Q2 Tax Updates for Technology, Communications & Media, and Life Sciences Companies: Revenue Recognition, South Dakota v. Wayfair  Supreme Court Decision, and Other Key Changes

In this 2018 second-quarter update, we cover some of the most important tax issues for companies in the technology, communications and media, and life sciences industries and highlight what your organization can do to stay ahead of them.

States May Use Economic Nexus

On June 21, 2018, the US Supreme Court overturned South Dakota v. Wayfair, Inc., reversing the long standing physical presence nexus standard for sales and use tax.

States can now potentially use the economic nexus standard established in Wayfair to require remote sellers to begin collecting and remitting sales and use tax, which creates new challenges for remote sellers to navigate. Our Alert has the details.

ASC Topic 606

As companies move forward with their adoption of the Financial Accounting Standards Board’s (FASB) Accounting Standard Codification® (ASC) Topic 606, Revenue from Contracts with Customers, their attention is starting to turn to potential tax issues.

However, they may be unaware that changes enacted by the 2017 tax reform reconciliation act, also known as the Tax Cuts and Jobs Act (TCJA), to Section 451 have changed the tax income recognition for companies with an applicable financial statement (AFS). For example, an audited financial statement.

The most notable change that needs immediate consideration is new Section 451(b), which requires that income is recognized for tax purposes at the earlier of test when the all-events test is satisfied or when the amount is recognized in the taxpayer’s AFS. While this may sound simple, there are many unclear issues. With this change though, companies with accelerated book income from ASC 606 will likely have accelerated tax obligations and need to prepare for the earlier taxes due.

Here are a few common areas where the changes under ASC 606 and the TCJA will change long-standing tax treatment:

  • A company may have an agreement with some contingent payments—These contingent payments may not have met the all-events test. However, under ASC 606, these payments may be included in income. Under the revised Section 451(b), it’s possible the contingent payment may be included in income earlier than was previously required.
  • Revenue recognition documentation may have projected expenses included in a company’s revenue calculations—The tax deduction for those expenses would be determined under the rules for liabilities, which could result in recognition at a different time.

IRS guidance is expected on how Section 451(b) applies in light of ASC 606. In May of 2018, the IRS published Rev. Proc. 2018-29, providing automatic consent for taxpayers that want to align their tax accounting method for revenue with their new ASC 606 method, though there are some exclusions. Importantly, to be eligible for automatic consent, the change needs to be requested for the same year the company adopts ASC 606.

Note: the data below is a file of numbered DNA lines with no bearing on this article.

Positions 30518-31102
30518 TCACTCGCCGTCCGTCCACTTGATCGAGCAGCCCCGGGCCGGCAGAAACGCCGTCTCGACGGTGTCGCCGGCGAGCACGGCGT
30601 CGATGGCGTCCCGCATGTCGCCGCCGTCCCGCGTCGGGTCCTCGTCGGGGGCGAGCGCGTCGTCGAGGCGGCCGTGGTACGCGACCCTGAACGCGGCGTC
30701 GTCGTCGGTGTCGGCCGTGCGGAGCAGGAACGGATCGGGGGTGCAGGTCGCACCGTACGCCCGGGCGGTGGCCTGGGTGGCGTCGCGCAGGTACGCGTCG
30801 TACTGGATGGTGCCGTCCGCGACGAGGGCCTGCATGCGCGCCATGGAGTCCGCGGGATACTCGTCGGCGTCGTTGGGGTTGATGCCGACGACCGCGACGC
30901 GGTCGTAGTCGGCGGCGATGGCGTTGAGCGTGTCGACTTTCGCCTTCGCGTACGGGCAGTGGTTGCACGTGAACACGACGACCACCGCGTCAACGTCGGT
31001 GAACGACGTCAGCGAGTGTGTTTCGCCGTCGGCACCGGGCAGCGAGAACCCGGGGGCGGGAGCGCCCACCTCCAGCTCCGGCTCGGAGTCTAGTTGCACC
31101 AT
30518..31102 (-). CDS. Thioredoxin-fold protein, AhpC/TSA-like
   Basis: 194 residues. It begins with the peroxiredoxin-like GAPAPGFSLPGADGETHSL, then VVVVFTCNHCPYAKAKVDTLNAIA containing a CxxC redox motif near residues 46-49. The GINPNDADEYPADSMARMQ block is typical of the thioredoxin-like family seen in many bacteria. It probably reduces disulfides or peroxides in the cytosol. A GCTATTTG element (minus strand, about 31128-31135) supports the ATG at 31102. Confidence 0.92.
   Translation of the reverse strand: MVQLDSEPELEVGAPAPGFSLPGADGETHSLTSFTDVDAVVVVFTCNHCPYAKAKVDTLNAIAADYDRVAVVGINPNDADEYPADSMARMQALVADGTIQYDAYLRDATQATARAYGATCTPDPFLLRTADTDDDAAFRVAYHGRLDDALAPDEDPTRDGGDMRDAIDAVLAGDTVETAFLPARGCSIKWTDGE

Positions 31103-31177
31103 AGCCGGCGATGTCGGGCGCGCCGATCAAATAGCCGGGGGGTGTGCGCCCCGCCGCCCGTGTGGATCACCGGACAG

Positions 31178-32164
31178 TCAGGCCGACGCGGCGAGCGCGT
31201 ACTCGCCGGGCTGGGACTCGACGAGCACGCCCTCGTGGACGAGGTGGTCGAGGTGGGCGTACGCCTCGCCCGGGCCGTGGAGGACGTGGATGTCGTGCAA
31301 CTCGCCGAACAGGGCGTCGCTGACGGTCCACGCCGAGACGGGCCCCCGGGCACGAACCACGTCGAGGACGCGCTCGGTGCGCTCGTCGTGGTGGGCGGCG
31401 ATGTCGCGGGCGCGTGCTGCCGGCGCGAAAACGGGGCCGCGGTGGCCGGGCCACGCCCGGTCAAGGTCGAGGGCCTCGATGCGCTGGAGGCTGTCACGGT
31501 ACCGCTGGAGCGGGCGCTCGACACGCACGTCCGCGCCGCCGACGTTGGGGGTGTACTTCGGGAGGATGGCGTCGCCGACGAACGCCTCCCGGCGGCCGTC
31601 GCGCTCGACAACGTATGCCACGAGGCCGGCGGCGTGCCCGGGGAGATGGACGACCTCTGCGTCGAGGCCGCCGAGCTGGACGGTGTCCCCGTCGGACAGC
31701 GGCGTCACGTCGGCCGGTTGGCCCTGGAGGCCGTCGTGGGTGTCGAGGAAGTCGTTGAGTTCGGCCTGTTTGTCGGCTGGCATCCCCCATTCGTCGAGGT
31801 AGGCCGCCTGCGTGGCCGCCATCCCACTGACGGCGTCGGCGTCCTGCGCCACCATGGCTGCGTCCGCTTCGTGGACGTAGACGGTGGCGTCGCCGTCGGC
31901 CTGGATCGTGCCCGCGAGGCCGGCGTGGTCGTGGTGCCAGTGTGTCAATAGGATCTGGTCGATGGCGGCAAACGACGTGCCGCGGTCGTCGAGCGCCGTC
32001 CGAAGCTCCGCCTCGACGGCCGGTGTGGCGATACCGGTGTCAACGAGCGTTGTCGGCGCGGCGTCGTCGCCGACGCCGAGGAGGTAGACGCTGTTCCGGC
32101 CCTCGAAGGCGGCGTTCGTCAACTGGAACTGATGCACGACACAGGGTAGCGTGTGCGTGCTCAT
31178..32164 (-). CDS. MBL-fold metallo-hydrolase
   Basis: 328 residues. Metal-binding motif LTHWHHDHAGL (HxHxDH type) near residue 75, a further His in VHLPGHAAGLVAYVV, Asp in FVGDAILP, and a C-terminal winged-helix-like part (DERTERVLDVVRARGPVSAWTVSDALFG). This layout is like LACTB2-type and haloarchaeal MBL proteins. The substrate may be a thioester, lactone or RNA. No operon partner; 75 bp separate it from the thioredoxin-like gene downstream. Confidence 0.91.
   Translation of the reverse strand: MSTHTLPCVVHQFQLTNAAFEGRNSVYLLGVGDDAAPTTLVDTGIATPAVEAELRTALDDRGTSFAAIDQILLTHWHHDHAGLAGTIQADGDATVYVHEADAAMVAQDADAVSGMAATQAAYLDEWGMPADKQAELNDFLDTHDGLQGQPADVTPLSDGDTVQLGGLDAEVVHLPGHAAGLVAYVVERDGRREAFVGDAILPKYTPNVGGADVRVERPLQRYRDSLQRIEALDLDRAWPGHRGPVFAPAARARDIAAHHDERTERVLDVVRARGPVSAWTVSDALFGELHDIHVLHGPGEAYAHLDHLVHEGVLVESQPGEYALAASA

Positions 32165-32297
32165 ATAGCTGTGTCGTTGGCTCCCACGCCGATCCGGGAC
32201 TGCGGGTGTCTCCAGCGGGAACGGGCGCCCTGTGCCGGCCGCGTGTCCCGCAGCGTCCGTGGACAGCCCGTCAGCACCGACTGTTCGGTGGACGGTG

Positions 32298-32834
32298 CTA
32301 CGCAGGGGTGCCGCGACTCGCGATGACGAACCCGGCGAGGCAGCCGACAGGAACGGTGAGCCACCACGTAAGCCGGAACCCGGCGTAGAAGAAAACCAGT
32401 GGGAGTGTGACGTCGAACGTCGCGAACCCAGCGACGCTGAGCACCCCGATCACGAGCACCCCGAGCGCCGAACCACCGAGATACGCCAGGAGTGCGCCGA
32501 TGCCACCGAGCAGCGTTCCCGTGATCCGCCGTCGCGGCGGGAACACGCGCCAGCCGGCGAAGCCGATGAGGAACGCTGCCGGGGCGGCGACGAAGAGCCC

You can learn more in our Revenue Recognition Guide and subscribe to our RSS feed to receive updates as they become available.

State Tax Implications of Internal Revenue Code Section 965

Tax reform changes to certain foreign earnings, profits, and deductions for federal tax also have state tax implications. Our Insight provides an overview of some issues and state-specific examples. Learn more in our Insight.

Comply with State Laws Using State-by-State Apportionment Schedules

Navigating pass-through entity (PTE) apportionment can be complicated—especially for taxpayers with several sources of revenue, complex operations, and a potentially global reach. Creating apportionment schedules by state can help businesses that own PTEs streamline the process and comply with state apportionment factor laws. Discover how in our white paper.

Section 382 NOL Limitations

At a high level, the calculation of a Section 382 limitation is generally a two-step process. First, you calculate the base Section 382 limitation, which is the value of the company—subject to certain adjustments—multiplied by applicable federal rate. Then you determine whether the company has an overall net unrealized built-in gain (NUBIG) in the company’s assets as of the date of the ownership change. If so, you then calculate the potential increase to the base Section 382 limitation pursuant to Notice 2003-65.

When using the Section 338 approach as provided in the Notice 2003-65, the calculation compares the hypothetical additional depreciation or amortization the company would get if the company was allowed to step-up the basis of its assets to fair market value (FMV) on the date of the ownership change compared to what the company is currently allowed for each year in the five-year period following the ownership change.

Example